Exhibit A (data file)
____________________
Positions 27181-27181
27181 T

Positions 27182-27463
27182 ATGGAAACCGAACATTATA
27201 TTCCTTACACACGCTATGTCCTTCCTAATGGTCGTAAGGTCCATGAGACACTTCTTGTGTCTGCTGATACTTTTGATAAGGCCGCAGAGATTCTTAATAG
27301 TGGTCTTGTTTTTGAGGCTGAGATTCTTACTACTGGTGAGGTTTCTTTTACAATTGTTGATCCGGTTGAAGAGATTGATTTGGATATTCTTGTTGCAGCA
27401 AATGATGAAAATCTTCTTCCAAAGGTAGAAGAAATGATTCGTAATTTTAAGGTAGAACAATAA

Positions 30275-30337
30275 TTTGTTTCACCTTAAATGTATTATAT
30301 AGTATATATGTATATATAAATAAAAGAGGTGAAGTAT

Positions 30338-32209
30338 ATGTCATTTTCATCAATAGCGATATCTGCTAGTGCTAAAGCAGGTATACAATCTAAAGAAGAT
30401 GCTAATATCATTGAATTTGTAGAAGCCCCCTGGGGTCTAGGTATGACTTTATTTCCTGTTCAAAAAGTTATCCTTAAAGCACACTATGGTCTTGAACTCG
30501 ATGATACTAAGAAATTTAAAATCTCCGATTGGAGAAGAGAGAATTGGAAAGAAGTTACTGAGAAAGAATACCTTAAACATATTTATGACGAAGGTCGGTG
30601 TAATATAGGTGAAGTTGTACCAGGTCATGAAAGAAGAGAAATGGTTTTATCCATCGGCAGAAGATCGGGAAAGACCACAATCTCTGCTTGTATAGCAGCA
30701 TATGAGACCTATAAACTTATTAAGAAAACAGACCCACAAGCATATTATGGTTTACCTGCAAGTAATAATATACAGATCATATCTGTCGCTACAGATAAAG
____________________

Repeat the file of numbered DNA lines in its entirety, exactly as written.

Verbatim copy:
Positions 27181-27181
27181 T

Positions 27182-27463
27182 ATGGAAACCGAACATTATA
27201 TTCCTTACACACGCTATGTCCTTCCTAATGGTCGTAAGGTCCATGAGACACTTCTTGTGTCTGCTGATACTTTTGATAAGGCCGCAGAGATTCTTAATAG
27301 TGGTCTTGTTTTTGAGGCTGAGATTCTTACTACTGGTGAGGTTTCTTTTACAATTGTTGATCCGGTTGAAGAGATTGATTTGGATATTCTTGTTGCAGCA
27401 AATGATGAAAATCTTCTTCCAAAGGTAGAAGAAATGATTCGTAATTTTAAGGTAGAACAATAA

Positions 30275-30337
30275 TTTGTTTCACCTTAAATGTATTATAT
30301 AGTATATATGTATATATAAATAAAAGAGGTGAAGTAT

Positions 30338-32209
30338 ATGTCATTTTCATCAATAGCGATATCTGCTAGTGCTAAAGCAGGTATACAATCTAAAGAAGAT
30401 GCTAATATCATTGAATTTGTAGAAGCCCCCTGGGGTCTAGGTATGACTTTATTTCCTGTTCAAAAAGTTATCCTTAAAGCACACTATGGTCTTGAACTCG
30501 ATGATACTAAGAAATTTAAAATCTCCGATTGGAGAAGAGAGAATTGGAAAGAAGTTACTGAGAAAGAATACCTTAAACATATTTATGACGAAGGTCGGTG
30601 TAATATAGGTGAAGTTGTACCAGGTCATGAAAGAAGAGAAATGGTTTTATCCATCGGCAGAAGATCGGGAAAGACCACAATCTCTGCTTGTATAGCAGCA
30701 TATGAGACCTATAAACTTATTAAGAAAACAGACCCACAAGCATATTATGGTTTACCTGCAAGTAATAATATACAGATCATATCTGTCGCTACAGATAAAG